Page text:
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Sri Lanka Seeks International Help After Deadly Flooding, Landslides

The number of people known to have been killed in floods and landslides in Sri Lanka rose to 113, officials said on Saturday, as the country appealed for international assistance.

Reuters

Updated:May 27, 2017, 8:35 PM IST
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Sri Lanka Seeks International Help After Deadly Flooding, Landslides
People are transported on top of an armoured personnel carrier on a flooded road as a man pushes his bike thorugh the water, in Bulathsinhala village, in Kalutara, Sri Lanka on May 27, 2017. (Photo: Reuters/Dinuka Liyanawatte)

Colombo: The number of people known to have been killed in floods and landslides in Sri Lanka rose to 113, officials said on Saturday, as the country appealed for international assistance.

The state-run disaster management centre said 91 people were still missing after the worst torrential rains since 2003.

The Foreign Ministry said that in coordination with the Disaster Management Ministry, an appeal had been made to the United Nations and neighbouring countries to provide assistance "especially in the areas of search and rescue operations".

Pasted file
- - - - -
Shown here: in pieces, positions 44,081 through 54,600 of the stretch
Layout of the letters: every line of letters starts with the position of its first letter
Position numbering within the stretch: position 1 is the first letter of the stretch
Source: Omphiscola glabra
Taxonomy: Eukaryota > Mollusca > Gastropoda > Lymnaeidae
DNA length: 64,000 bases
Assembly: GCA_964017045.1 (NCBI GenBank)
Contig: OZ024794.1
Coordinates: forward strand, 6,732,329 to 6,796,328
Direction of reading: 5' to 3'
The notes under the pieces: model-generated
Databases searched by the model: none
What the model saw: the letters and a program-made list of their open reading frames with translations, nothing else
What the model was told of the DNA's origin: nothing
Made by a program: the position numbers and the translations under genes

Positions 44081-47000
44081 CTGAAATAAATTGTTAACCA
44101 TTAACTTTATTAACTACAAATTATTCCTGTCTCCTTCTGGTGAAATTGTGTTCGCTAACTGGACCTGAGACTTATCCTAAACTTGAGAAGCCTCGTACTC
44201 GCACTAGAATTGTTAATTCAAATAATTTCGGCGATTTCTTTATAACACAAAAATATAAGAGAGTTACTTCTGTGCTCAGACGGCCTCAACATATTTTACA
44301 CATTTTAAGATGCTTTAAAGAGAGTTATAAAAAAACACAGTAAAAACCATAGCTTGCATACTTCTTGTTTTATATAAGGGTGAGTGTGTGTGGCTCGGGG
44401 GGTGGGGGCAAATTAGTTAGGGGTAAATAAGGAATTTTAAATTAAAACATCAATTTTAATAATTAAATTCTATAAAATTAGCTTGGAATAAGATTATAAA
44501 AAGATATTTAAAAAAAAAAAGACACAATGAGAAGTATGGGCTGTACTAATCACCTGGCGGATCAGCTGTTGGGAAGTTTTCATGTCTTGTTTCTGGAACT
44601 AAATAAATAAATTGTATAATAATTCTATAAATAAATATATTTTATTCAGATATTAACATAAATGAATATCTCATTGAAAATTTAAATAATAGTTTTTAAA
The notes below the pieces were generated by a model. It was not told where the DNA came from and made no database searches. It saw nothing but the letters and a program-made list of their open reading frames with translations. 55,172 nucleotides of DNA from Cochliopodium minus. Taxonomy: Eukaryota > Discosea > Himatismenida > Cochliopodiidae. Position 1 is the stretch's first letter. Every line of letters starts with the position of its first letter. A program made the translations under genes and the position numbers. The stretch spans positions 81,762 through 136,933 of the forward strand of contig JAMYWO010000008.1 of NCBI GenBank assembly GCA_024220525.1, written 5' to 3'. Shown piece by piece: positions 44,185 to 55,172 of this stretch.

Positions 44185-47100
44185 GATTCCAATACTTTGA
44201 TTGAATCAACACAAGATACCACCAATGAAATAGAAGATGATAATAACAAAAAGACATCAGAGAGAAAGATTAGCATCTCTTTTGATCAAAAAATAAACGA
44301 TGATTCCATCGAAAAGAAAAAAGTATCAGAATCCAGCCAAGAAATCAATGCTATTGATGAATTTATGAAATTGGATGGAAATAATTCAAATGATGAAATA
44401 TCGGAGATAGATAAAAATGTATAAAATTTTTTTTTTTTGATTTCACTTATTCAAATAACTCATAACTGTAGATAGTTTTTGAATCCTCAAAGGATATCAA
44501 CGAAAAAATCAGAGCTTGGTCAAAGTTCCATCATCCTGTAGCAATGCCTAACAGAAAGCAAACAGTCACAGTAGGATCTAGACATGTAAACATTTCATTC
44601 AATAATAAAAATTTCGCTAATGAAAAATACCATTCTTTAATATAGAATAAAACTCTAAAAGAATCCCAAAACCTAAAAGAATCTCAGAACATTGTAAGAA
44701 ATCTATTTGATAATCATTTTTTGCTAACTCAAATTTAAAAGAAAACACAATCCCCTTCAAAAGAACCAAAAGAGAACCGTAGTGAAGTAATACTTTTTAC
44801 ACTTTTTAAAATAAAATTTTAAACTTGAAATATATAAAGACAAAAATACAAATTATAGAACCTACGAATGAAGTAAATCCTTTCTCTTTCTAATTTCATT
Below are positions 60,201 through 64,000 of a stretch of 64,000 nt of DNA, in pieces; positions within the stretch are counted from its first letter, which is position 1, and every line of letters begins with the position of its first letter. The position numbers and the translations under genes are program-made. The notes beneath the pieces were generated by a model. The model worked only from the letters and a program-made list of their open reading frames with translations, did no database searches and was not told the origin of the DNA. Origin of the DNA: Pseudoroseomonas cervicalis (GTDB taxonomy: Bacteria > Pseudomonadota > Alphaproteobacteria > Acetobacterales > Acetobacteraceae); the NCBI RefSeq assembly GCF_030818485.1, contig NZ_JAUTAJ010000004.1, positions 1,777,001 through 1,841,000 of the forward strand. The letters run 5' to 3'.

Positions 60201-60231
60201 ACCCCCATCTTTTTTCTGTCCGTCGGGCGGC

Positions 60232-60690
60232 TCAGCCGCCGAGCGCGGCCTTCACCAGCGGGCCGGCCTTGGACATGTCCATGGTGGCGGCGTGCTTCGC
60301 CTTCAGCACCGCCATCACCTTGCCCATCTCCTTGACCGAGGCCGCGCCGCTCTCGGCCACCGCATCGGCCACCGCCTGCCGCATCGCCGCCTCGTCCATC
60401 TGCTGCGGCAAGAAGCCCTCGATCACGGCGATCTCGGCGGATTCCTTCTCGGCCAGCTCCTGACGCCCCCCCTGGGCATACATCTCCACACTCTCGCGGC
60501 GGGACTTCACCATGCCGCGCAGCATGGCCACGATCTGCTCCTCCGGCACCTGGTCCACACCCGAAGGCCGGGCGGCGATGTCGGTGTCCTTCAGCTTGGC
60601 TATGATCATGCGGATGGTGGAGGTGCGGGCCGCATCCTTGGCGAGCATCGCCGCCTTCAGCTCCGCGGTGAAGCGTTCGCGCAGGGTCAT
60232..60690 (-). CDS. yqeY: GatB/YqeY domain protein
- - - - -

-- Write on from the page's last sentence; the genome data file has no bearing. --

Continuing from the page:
India is sending three Navy ships with supplies and other aid, the first of which arrived in Colombo on Saturday night.

Officials said deaths were reported from the western coastal district of Kalutara, the central southern district of Ratnapura and the southern district of Matara.

Sri Lankan military and rescue teams have used boats and helicopters, but officials said access to some areas was very difficult.

The early rainy season downpours have forced many families from their homes and affected over 270,000 people across the nation.

Police spokesman Priyantha Jayakody said multiple landslides were reported in Kalutara, Ratnapura and Matara.

Military spokesman Roshan Senevirathne said more than 2,000 military personnel had been deployed to help the police and civilian agencies.

The wettest time of the year in Sri Lanka's south is usually from May to September.

The island nation also gets heavy rains in the North West monsoonal season from November to February.

Sri Lankan meteorology officials said Thursday's rains were the worst since 2003 and they expected more in the coming days.

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| Edited by: Bijaya Das
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